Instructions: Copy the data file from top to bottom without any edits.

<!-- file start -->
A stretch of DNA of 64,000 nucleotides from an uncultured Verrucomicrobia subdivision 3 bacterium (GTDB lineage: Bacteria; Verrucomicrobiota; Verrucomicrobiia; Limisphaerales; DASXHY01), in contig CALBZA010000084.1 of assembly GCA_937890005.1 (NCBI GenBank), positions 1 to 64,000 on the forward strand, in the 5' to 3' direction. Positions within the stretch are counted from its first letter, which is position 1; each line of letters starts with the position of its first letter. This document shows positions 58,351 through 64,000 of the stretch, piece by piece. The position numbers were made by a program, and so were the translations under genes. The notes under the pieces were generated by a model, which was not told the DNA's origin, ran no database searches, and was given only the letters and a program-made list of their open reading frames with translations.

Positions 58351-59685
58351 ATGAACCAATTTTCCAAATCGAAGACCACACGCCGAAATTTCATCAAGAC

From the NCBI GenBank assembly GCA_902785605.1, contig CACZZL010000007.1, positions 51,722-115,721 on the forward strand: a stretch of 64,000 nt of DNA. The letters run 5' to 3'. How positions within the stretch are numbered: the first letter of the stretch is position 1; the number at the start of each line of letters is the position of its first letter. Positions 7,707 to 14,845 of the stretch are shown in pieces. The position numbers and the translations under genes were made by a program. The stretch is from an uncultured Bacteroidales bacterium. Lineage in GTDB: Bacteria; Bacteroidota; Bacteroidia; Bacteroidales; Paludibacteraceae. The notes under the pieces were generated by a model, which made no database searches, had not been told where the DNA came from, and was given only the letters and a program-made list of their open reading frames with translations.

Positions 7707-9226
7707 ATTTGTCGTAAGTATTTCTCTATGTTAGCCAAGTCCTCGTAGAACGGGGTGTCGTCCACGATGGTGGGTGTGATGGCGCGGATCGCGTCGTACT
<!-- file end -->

A stretch of DNA of 64,000 nucleotides from an uncultured Verrucomicrobia subdivision 3 bacterium (GTDB lineage: Bacteria; Verrucomicrobiota; Verrucomicrobiia; Limisphaerales; DASXHY01), in contig CALBZA010000084.1 of assembly GCA_937890005.1 (NCBI GenBank), positions 1 to 64,000 on the forward strand, in the 5' to 3' direction. Positions within the stretch are counted from its first letter, which is position 1; each line of letters starts with the position of its first letter. This document shows positions 58,351 through 64,000 of the stretch, piece by piece. The position numbers were made by a program, and so were the translations under genes. The notes under the pieces were generated by a model, which was not told the DNA's origin, ran no database searches, and was given only the letters and a program-made list of their open reading frames with translations.

Positions 58351-59685
58351 ATGAACCAATTTTCCAAATCGAAGACCACACGCCGAAATTTCATCAAGAC

From the NCBI GenBank assembly GCA_902785605.1, contig CACZZL010000007.1, positions 51,722-115,721 on the forward strand: a stretch of 64,000 nt of DNA. The letters run 5' to 3'. How positions within the stretch are numbered: the first letter of the stretch is position 1; the number at the start of each line of letters is the position of its first letter. Positions 7,707 to 14,845 of the stretch are shown in pieces. The position numbers and the translations under genes were made by a program. The stretch is from an uncultured Bacteroidales bacterium. Lineage in GTDB: Bacteria; Bacteroidota; Bacteroidia; Bacteroidales; Paludibacteraceae. The notes under the pieces were generated by a model, which made no database searches, had not been told where the DNA came from, and was given only the letters and a program-made list of their open reading frames with translations.

Positions 7707-9226
7707 ATTTGTCGTAAGTATTTCTCTATGTTAGCCAAGTCCTCGTAGAACGGGGTGTCGTCCACGATGGTGGGTGTGATGGCGCGGATCGCGTCGTACT